OCT 25, 2017 11:03 AM PDT

Recent Hurricane Impacts Disturb Conservation Efforts for Two Elusive Birds

As if some critically-endangered animals’ lives weren’t tough enough, natural disasters like Hurricanes Irma and Maria can rip through natural ecosystems and cause widespread damage to these animals' homes. Likewise, they can have negative consequences on animal populations; particularly those that are most vulnerable to extinction.

Florida grasshopper sparrow (left) and Imperial Amazon (right).

Image Credit: Florida International University

As a new report from Florida International University (FIU) highlights, the Florida grasshopper sparrow and Imperial Amazon are just two examples of animals that are suffering from these kinds of disasters. In fact, the situation is so dire that animal conservationists are taking notice.

There were only an estimated 100 Florida grasshopper sparrows in the wilderness before Hurricane Irma made landfall, but FUI researchers fear that the impact from the storm could have slashed that number significantly.

To help conserve any that may have survived, those researchers are working jointly with government wildlife officials to develop strategic conservation techniques. Unfortunately, there’s no sure-fire way to determine precisely how many of the birds remain without conducting comprehensive surveys.

Regarding the Imperial Amazon, experts estimate there were about 250 individual birds in the wild before Hurricane Maria made landfall. Native to Dominica, they’ve endured habitat loss and the illegal pet trade for many decades, but efforts to restore populations in recent years seemed to be working.

Nevertheless, Hurricane Maria dealt a swift blow to those efforts. Experts now worry about the setbacks inflicted by the storm, implying that there’s a possibility of imminent extinction.

“The flagship species we have fought to save for so many years may now face imminent extinction,” said conservation biologist and Rare Species Conservatory Foundation (RSCF) founder Paul Reillo from Florida International University.

Related: Did the Liberian Greenbul ever actually exist?

Figuring out how many Imperial Amazons remain today will be a tricky task. They were difficult to spot even before the storm because of how elusive they were, but now that their ecosystem went through total decimation, head counts only become more challenging.

The piece stresses just how deleterious natural disasters like Hurricanes Irma and Maria can be to the conservation of critically-endangered animal species. While it’s unfavorable that things happened how they did, experts must act fast if they’re to have any chance of saving these birds from extinction.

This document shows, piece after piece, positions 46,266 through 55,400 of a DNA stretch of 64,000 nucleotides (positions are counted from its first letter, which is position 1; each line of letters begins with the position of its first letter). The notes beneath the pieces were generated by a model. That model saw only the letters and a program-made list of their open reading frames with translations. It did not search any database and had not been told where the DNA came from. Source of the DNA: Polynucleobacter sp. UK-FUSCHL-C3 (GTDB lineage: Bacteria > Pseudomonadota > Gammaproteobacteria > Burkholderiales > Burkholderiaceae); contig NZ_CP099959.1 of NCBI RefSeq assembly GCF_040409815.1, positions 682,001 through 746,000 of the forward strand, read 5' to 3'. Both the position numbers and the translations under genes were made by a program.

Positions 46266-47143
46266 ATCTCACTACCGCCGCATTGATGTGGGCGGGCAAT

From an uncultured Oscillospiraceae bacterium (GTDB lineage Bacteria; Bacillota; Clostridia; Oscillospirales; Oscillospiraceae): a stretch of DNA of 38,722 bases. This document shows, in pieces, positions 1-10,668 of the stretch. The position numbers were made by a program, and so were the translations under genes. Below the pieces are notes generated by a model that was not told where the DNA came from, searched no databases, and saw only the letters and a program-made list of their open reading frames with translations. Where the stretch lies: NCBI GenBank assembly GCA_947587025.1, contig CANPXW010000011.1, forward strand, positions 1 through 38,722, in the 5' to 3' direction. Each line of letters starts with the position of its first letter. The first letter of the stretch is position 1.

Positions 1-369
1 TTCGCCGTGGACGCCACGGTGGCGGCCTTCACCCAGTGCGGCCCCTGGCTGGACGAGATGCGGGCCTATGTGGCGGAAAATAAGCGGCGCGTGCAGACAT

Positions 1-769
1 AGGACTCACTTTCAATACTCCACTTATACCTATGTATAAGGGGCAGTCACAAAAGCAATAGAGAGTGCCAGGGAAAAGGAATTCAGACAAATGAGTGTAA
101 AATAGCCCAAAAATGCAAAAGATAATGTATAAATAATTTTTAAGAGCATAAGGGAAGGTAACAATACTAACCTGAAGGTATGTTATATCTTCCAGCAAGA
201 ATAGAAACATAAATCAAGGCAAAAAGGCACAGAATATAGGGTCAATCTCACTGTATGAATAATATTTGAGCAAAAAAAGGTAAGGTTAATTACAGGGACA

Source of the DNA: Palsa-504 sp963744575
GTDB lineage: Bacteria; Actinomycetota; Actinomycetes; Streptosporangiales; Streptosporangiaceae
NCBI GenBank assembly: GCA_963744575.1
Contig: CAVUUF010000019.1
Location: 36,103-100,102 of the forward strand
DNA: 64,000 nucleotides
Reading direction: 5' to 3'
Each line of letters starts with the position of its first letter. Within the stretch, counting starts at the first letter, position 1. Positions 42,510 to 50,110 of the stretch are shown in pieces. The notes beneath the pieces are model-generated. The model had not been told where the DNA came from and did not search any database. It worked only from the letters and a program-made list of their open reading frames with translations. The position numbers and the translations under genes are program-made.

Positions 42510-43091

Source: Florida International University

About the Author
  • Fascinated by scientific discoveries and media, Anthony found his way here at LabRoots, where he would be able to dabble in the two. Anthony is a technology junkie that has vast experience in computer systems and automobile mechanics, as opposite as those sound.
You May Also Like
OCT 31, 2018
Earth & The Environment
OCT 31, 2018
Haiti has lost over 99% of its forests
A new study has discovered that Haiti is currently undergoing a mass extinction due to the fact that the country has less than 1% of its original primary f...
NOV 01, 2018
Earth & The Environment
NOV 01, 2018
Palau to ban sunscreen
Palau has just announced that by 2020 it will be banning the sale and use of sunscreen and skin care products containing 10 chemicals harmful to marine spe...
NOV 19, 2018
Videos
NOV 19, 2018
The Amazon's worst enemy
Brazil has a new leader, and he could be the Amazon’s biggest enemy yet. President Jair Bolsonaro has pledged to sell off large portions of the rainf...
NOV 25, 2018
Plants & Animals
NOV 25, 2018
Snails Are More Likely to Take Risks When They're Hungry
Snails have particular food preferences that dictate what they will and won’t eat, just like any other animal out there. But as you might come to exp...
DEC 19, 2018
Plants & Animals
DEC 19, 2018
Different Pilot Whale Groups Exhibit Different Call Dialects, Study Finds
Depending on where you’re from, you may speak the same language as someone else, but with a slight accent or dialect that sets your speech apart from...
JAN 07, 2019
Plants & Animals
JAN 07, 2019
Prague Zoo Artificially Inseminates its Asiatic Lioness
When three large cats arrived at Prague Zoo from India in 2015, staff crossed their fingers and hoped the animals could procreate on their own. Unfortunate...
Loading Comments...